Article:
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Deutsche Bank CEO Josef Ackermann gave an ominous speech in Frankfurt on Monday on the future, or lack thereof, of the eurozone.
Essentially, there is a formidable Euro-banking crisis upon us. Numerous European banks, according to Ackerman, "would not survive having to revalue sovereign debt held on the banking book at market levels."
Several European Banks' market caps have been cut by a third because of the financial crisis -- no small number, and institutional ratings have dropped "below the book value or at best."
Ackerman's outlook for the financial industry is dismal, characterized by volatility and uncertainty.
"We have a financial industry that is still not really providing convincing answers to the questions about the meaningfulness of many modern financial products and trading in securities. The questions are getting louder and require new responses."
His solutions heavily relying on individual action and strong government regulation:
"Many countries and households would have to reduce their debt. The mortgage business and consumer loans were [the few things] driving growth. In addition, there's the problem of shrinking populations in several European countries, which negatively affects the growth of credit markets."
Furthermore, exchange-traded funds (ETFs) must be examined for their market effects, and a dialogue created between banks and regulators to control those effects.
However, he is quick to point out that some suggested solutions, such as the forced recapitalization of European banks, would be counterproductive. "A forced recapitalization would give the signal that politicians do not themselves believe in the measures." Nor, he argues, would the disestablishment of the eurozone be an ideal solution:
"The costs of supporting weak member states, particularly from the German perspective, are less than the costs of disintegration ... It is a dangerous illusion to believe that a country could do better should it reclaim the sovereignty it has delegated to the EU."
Do you think Ackermann's concerns and predictions are accurate? Will the European Union recover of collapse?
To help you monitor the situation in Europe, we list below the most technically oversold European bank stocks based on the RSI(14) indicator.
Do you feel this extreme pessimism is justified? (Click here to access free, interactive tools to analyze these ideas.)
1. Deutsche Bank (NYSE: DB ) : Deutsche Bank Aktiengesellschaft was founded in 1870. The company provides investment, financial, and related products and services. RSI(14) at 27.87.
2. Credit Suisse Group (NYSE: CS ) : Operates as a financial services company. The company operates in three segments: Private Banking, Investment Banking, and Asset Management. RSI(14) at 28.46.
3. Aviva (NYSE: AV ) : Aviva plc, an insurance company, provides products and services in relation to long-term insurance and savings, general insurance, and fund management primarily in the United Kingdom, Europe, North America, and the Asia Pacific. RSI(14) at 31.76.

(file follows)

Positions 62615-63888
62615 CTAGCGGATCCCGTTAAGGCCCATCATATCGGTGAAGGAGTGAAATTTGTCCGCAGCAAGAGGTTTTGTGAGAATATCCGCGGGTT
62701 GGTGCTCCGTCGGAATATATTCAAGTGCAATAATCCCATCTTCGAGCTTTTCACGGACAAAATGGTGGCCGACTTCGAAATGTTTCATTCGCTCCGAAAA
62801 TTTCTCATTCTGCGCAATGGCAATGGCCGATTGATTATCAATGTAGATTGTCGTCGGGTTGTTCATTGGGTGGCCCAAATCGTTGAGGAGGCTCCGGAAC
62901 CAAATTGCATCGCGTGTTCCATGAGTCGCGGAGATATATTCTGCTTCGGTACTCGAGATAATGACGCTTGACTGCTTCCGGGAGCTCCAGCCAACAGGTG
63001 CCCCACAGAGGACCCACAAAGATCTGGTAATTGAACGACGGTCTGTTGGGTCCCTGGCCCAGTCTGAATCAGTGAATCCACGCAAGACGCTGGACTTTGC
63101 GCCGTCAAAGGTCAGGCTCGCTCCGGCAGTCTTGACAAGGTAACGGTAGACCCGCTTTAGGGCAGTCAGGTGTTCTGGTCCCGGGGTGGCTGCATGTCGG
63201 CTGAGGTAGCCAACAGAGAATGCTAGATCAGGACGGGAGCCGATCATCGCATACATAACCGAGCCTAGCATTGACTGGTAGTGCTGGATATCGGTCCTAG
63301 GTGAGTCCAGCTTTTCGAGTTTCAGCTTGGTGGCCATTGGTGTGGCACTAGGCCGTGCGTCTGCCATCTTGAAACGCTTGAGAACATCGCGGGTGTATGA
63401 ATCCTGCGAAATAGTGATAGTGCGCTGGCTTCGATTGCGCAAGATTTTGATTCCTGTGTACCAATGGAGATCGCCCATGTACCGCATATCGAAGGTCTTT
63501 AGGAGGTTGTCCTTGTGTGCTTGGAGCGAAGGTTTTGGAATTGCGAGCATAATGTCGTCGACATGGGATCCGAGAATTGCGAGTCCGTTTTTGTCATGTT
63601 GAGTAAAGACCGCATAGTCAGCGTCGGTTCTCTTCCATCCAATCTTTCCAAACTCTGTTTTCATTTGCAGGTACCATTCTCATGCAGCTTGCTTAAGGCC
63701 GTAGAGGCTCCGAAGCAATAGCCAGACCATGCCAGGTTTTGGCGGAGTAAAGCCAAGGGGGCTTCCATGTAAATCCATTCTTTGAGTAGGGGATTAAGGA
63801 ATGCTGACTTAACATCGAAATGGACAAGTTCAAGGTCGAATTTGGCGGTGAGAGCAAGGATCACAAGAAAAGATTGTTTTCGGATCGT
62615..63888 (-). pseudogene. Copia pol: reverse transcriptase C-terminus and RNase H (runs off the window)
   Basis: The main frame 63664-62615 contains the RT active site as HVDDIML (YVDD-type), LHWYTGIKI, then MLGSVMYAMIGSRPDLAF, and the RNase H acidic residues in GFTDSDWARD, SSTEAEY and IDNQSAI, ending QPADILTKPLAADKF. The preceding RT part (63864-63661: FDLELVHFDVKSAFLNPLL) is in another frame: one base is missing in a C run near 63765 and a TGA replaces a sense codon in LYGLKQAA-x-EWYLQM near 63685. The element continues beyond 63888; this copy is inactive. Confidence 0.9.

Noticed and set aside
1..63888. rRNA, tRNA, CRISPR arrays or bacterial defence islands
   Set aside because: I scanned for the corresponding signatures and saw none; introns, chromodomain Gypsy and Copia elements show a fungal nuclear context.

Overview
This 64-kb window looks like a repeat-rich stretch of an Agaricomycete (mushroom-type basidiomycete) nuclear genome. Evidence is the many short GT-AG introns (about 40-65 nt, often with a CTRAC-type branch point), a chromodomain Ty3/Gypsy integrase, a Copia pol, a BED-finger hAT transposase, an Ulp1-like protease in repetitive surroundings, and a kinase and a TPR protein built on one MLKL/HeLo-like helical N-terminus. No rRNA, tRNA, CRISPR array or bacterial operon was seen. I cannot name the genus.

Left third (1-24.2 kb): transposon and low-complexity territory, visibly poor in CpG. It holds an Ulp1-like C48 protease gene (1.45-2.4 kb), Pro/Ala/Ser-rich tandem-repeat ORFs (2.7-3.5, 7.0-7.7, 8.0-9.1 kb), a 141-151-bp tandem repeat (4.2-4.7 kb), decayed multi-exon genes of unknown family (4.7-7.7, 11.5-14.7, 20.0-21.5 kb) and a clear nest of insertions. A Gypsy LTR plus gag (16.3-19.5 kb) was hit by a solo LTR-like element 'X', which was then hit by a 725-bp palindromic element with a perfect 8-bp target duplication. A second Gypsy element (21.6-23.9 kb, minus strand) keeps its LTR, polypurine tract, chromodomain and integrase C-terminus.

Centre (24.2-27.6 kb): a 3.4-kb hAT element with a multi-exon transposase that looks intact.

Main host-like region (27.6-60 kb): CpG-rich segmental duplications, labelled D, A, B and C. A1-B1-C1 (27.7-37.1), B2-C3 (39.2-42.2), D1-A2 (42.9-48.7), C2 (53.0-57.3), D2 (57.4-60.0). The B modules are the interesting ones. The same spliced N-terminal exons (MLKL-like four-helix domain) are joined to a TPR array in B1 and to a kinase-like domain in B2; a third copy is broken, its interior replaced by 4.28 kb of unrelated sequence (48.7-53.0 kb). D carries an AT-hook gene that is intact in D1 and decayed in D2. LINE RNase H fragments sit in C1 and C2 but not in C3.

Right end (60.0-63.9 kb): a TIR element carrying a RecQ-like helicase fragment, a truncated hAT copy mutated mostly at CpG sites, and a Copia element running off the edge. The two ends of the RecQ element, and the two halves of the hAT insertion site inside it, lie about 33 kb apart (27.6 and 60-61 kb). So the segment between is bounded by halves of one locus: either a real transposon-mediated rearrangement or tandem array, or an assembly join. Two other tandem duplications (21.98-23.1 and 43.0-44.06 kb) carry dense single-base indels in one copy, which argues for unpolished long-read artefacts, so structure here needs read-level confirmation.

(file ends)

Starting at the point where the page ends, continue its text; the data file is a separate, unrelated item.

4. AEGON (NYSE: AEG ) : Provides life insurance, pensions, and asset management products and services worldwide. During a recent earnings announcement, the company missed second quarter core profit forecasts, hit by dwindling sales and currency fluctuations. RSI(14) at 31.88.
5. ING Groep (NYSE: ING ) : Provides banking, investment, life insurance, and retirement services worldwide. RSI(14) at 32.18.
6. UBS (NYSE: UBS ) : Provides wealth management, asset management, and investment banking products and services to private, corporate, and institutional clients worldwide. RSI(14) at 32.71.
7. Flagstone Reinsurance Holdings (NYSE: FSR ) : Operates as a reinsurance and insurance company worldwide. The company writes primarily property, property catastrophe, and short-tail specialty and casualty reinsurance from its offices in Switzerland, Bermuda, Africa, Cyprus, Puerto Rico, and Dubai. RSI(14) at 33.99.
8. Banco Bilbao Vizcaya Argentaria (Nasdaq: BBVA ) : Engages in the retail banking, asset management, private banking, and wholesale banking businesses in Spain and internationally. The bank has a major exposure to both Spain and Portugal. RSI(14) at 35.16.
9. HSBC Holdings (NYSE: HBC ) : Provides various banking and financial products and services. The Group is headquartered in London and operates worldwide. HSBC is the largest lender in Europe and one of the largest banking institutions worldwide, with the most emerging markets exposure. RSI(14) at 35.23.
10. Banco Santander (NYSE: STD ) : Provides a range of banking and financial products. The stock has lost almost 30% over the last year. RSI(14) at 35.47.
List compiled by Eben Esterhuizen, CFA.
Interactive Chart: Press Play to compare changes in analyst ratings over the last two years for the stocks mentioned above. Analyst ratings sourced from Zacks Investment Research.
Kapitall's Becca Lipman and Eben Esterhuizen do not own any of the shares mentioned above. Data sourced from Finviz.